Settler's rest in Drogheda
Knockmount, Drogheda €950k
Between 1920 and 1946, some 10,000 emigrants made their way from the United Kingdom to South Africa to take up the offer of free land to farm.
They were sponsored by the 1820 Memorial Settlers Association, established to honour the original British colonisers of the Eastern Cape, and like their 19th-century predecessors, their real reason for being there was to counter black domination of the region.
Among them was a young Louth man, Kivas Richardson Brunskill, who moved to South Africa in 1925, but he died less than a year later, under unusual,though not apparently suspicious, circumstances, succumbing to a heart attack at the age of only 24.
Brunskill was the only son of Reverend Thomas Redmond Brunskill, who lived at St Mary's Rectory,Dublin Road, Drogheda, a fine Edwardian mock-Tudor house at Dublin Road designed by architect Frederick Shaw in 1911. Having long since passed out of ecclesiastical hands, the house is now known as Knockmount. Otherwise it remains much as it was, standing on 1.8 acres of beautifully wooded grounds and with original features inside such as ornate plaster ceilings, fireplaces and oak floors.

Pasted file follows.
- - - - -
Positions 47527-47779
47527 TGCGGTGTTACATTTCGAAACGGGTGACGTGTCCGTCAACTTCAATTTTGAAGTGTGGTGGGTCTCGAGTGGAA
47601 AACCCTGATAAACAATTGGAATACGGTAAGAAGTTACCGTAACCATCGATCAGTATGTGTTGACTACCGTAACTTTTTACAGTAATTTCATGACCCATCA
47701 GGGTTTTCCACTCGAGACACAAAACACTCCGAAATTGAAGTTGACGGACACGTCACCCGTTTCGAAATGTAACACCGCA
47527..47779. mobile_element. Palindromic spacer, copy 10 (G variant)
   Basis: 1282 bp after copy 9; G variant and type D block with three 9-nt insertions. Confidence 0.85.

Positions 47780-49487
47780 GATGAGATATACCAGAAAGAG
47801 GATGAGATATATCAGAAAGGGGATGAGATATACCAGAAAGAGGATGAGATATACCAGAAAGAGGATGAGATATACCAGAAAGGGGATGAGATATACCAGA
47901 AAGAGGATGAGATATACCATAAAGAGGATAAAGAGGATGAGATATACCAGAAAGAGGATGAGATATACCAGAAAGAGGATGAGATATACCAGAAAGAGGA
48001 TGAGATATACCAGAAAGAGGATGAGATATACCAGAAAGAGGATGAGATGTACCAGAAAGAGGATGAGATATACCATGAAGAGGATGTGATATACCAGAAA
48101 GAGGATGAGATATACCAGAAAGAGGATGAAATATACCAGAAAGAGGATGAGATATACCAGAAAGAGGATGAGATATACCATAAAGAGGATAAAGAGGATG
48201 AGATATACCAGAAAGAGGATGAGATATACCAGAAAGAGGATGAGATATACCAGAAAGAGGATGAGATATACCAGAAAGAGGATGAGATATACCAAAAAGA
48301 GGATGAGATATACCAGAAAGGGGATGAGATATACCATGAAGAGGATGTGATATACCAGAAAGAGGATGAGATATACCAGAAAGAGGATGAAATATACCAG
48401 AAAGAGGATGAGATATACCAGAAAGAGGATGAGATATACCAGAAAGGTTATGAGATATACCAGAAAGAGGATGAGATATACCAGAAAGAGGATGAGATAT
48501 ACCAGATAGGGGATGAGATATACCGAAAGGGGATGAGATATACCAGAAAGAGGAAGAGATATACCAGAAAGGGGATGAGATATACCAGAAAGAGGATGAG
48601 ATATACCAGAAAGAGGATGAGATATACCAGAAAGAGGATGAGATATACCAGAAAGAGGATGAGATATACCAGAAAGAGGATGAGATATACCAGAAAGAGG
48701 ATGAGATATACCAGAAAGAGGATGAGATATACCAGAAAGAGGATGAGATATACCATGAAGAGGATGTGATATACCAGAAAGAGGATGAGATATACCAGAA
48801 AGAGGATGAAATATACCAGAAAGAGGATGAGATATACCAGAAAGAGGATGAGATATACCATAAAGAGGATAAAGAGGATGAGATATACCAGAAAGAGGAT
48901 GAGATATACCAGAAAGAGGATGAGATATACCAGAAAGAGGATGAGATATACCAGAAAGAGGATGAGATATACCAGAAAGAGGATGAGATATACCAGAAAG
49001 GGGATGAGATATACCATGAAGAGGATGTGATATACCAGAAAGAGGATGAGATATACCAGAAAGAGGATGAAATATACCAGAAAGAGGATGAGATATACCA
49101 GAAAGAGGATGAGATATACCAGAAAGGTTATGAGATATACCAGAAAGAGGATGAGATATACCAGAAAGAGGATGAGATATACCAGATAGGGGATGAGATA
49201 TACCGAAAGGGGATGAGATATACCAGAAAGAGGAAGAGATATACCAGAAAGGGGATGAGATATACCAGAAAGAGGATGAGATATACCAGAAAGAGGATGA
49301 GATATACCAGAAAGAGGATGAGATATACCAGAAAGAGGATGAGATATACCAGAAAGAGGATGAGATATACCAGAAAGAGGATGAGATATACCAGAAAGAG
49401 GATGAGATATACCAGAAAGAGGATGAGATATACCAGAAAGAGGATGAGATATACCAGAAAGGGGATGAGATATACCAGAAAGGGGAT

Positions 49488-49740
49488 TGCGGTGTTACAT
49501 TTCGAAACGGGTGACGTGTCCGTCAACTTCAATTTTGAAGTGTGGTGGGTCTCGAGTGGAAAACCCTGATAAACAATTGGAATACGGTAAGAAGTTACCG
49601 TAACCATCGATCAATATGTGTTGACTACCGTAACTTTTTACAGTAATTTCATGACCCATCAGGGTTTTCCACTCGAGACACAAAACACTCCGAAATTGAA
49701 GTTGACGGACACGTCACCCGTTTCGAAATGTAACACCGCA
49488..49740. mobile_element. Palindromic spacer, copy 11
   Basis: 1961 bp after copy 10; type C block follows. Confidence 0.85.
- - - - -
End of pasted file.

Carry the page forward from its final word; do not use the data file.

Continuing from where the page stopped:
It has been renovated and extended, however, and now stands at 2,992 sq ft on two floors with a basement. There are six bedrooms on the first floor, all fitted with sinks. As some of the plumbing is in place, it may be possible to install an en suite. Otherwise, there's a shower room, bathroom and separate toilet on this floor.
The ground floor has an old-style kitchen with an Aga and there's a back kitchen, boot room, larder and utility separately. The reception rooms consist of a drawing room, dining room and living room, all with fireplaces, as well as an office. The basement has a wine cellar and store.
Knockmount is for sale for €950,000 with Savills, (01) 663 4350.